Are Statins Causing the Rising Rates of Heart Failure?
Byron J. Richards, Board Certified Clinical Nutritionist
Quietly, another colossal drug debacle flies under the radar of the mainstream media. Last week, The New England Journal of Medicine1 reported that blood pressure medication is not effective in the treatment for the rapidly rising rate of heart failure in patients over the age of 65. This means that Western Medicine has no treatment for a relatively recent problem – one that I believe is a side effect of taking statins.
Research presented last month at the yearly American Heart Association2 meeting was the first to report on the alarming trend that heart failure has more than doubled in the past twenty-six years, getting worse each year. The worsening rates directly parallel the increased use of statins, although the researcher did not bother looking at this obvious likely cause.
However, one very alarming aspect of the statistics that were reported is that the annual rate rose 55% in women compared to 20% in men. Why is that important? It is well known that women are likely to follow the advice of their doctors and men often don’t – and now-a-days that advice is to take a statin. It is possible bone drugs, which have been linked to atrial fibrillation, could also be part of the problem. However, the burden of proof is on statins until proven otherwise.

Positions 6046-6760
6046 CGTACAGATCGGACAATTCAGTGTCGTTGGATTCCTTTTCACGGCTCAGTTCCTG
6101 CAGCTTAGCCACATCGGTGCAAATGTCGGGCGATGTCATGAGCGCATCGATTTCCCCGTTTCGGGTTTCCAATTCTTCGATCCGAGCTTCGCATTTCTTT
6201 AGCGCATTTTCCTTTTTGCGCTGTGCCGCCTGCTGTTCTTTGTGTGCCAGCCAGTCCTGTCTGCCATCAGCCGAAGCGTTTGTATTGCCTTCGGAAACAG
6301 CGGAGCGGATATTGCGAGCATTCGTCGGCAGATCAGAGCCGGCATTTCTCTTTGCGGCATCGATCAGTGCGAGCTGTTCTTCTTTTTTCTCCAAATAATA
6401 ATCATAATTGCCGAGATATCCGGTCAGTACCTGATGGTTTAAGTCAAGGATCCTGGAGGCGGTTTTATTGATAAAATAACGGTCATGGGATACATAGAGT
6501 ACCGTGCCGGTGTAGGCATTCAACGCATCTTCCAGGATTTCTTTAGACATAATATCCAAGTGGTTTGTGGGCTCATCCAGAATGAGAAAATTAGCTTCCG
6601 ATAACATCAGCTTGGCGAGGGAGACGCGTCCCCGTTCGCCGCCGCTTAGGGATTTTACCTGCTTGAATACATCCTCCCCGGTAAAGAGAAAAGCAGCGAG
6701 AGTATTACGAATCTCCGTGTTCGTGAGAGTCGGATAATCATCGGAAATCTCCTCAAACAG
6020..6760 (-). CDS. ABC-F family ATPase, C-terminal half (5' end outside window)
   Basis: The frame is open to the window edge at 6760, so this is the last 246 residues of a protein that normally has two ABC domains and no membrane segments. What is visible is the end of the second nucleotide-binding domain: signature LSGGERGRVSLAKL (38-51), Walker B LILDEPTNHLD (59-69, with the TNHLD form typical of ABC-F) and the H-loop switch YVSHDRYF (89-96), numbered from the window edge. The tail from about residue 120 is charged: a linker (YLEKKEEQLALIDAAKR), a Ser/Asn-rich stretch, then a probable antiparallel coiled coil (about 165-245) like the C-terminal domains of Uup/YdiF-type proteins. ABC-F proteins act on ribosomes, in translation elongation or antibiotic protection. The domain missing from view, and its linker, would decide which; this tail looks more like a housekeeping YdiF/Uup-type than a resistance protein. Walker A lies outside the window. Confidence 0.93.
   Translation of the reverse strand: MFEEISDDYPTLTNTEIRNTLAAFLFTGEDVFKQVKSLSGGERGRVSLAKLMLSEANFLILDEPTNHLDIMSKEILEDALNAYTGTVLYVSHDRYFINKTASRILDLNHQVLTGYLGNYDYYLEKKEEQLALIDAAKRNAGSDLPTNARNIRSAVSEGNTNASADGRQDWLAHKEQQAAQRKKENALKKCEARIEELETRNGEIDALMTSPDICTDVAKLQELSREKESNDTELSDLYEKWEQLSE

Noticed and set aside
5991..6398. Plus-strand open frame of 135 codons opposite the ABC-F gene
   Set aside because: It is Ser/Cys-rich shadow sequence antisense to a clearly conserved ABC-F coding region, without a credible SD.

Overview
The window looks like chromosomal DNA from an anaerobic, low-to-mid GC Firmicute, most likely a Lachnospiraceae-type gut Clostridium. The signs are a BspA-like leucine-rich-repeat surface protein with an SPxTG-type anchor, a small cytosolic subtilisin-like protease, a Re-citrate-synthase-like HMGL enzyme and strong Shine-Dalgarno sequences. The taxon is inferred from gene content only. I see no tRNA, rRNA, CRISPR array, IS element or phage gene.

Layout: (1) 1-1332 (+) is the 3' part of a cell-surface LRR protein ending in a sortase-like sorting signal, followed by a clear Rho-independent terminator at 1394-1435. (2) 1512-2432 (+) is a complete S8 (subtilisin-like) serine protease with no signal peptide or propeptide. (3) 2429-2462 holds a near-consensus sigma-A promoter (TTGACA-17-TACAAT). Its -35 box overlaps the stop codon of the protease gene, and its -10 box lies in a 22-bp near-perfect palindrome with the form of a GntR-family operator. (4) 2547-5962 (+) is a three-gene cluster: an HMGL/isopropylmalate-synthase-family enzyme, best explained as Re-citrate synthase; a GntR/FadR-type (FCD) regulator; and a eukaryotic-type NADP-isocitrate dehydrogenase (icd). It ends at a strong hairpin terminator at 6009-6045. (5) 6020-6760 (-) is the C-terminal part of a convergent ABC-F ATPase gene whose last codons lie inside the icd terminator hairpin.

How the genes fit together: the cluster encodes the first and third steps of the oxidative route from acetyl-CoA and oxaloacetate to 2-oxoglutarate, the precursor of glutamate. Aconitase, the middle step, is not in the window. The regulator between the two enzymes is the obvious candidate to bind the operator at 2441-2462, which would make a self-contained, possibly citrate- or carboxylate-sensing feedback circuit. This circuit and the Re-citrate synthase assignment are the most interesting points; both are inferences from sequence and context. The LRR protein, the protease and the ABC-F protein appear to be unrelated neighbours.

Your heart is a muscle, and statins are toxic to muscles. Cardiomyopathy from statin use has been reported for decades. I, even as a nutritionist, have spoken to a number of individuals in recent years who developed congestive heart failure after taking statins. Statins are known to block Q10 production, a nutrient vital to heart muscle function. A number of new studies indicate that statins inappropriately activate genes that damage muscle. For decades doctors have simply given one drug to treat the side effects produced by another - a strategy that has met its match with the slow and insidious poison known as a statin.
Once again, the FDA snores on duty while 450,000 unexplained new cases of heart failure, compared to 1980 levels, pile up each year.
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